Oedipus was also physically blind. Oedipus' physical blindness played into the whole role of the Greek tragedy. The blindness completed the tragedy for Oedipus. Every Greek tragedy was supposed to end with the main characters experiencing their own, personal tragedy. For Oedipus, this tragedy was discovering the truth and becoming blind. It completed the prophecies that Oedipus received from the blind prophet, Teiresias. Teiresias told Oedipus that he had come into Thebes with his sight, but he would leave Thebes without it. Oedipus' physical blindness also left Oedipus to the wrongs of his life. With nothing to look at, Oedipus was forced to think about his life and what had happened. He was forced to deal with it. He had the blackness and the physical pain he had inflicted on himself as reminders and as punishment. Oedipus' physical blindness was just as painful as his blindness to the truth. Both were intertwined in each other.
Jocasta's blindness was different then Oedipus'. She knew about the prophecy, but she thought Oedipus was dead. She had no idea that she had married her son. As pieces of information came to point to the whole truth of the matter, Jocasta refused to accept what had really happened. She realized what had happened, and she knew that she had played a role in them. Her way of dealing with the whole deal was to kill herself. Jocasta's blindness ultimately led to her downfall.
Teiresias' blindness was of the physical nature. Teiresias played the role of the typical prophet in the Greek tragedy. He was physically blind, but he had vision into the future. When he presented the truth to Oedipus, Oedipus attacked his blindness. He told Teiresias that the only reason he was not blaming him for the whole situation was that Teiresias could not see. Oedipus used his blindness to prophesize that Oedipus would leave Thebes blind, poor, and shamed. This statement irritated Oedipus even more. Oedipus began to turn away from the idea of a prophet and seeing into the future. Teiresias' physical blindness led to Oedipus' physical blindness.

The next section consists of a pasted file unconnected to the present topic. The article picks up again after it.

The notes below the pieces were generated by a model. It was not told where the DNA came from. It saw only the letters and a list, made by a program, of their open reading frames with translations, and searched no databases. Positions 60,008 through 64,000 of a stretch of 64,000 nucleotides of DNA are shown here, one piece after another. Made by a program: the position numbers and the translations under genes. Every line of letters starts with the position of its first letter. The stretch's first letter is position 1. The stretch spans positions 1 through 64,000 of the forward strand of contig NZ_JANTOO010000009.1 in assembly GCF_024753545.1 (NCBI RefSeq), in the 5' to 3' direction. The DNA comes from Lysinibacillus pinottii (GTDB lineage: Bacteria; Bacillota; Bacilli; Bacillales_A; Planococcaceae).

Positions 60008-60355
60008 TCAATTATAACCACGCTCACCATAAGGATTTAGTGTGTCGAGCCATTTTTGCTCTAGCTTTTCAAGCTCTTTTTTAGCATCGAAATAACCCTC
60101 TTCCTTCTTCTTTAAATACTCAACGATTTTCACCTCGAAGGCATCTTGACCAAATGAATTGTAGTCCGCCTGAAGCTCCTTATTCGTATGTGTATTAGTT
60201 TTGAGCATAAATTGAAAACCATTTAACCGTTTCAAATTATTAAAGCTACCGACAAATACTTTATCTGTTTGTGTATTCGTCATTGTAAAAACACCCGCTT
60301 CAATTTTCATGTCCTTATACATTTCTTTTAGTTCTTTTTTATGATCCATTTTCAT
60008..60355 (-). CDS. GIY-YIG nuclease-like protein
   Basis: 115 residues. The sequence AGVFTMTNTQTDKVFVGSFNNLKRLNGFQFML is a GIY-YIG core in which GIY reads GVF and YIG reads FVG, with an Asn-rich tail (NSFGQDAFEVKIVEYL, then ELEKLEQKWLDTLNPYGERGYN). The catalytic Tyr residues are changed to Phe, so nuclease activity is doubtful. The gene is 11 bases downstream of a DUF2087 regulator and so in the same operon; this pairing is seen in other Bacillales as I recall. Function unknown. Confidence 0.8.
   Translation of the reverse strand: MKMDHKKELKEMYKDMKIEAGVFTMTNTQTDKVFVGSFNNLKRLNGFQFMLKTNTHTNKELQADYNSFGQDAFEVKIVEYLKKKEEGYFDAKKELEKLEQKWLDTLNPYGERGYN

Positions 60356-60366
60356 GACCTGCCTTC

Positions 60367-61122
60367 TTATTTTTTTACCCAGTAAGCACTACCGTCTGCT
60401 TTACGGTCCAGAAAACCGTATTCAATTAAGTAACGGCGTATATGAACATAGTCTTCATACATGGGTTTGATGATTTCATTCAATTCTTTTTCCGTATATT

Figurative blindness can be harder to deal with then literal blindness. A person who is physically blind knows that he will probably be blind the rest of his life. That person will learn to deal with the blindness. However, if a person is blind to the truth, there is nothing that person can do until they learn the truth. The person may not even know that he is wrong. When the person does learn the truth, he tends to feel ignorant. The person wonders if things could have been avoided had the truth only been known. For Oedipus and Jocasta in Sophocles' King Oedipus, this scenario was just the case. When Oedipus learned the truth, his way of dealing with his figurative blindness was to blind himself. When Jocasta learned the truth, her way of dealing with her figurative blindness was to kill herself. In this play, blindness led to the truth, and the truth led to blindness. Oedipus, Teiresias, and Jocasta were all blind, yet all found the truth.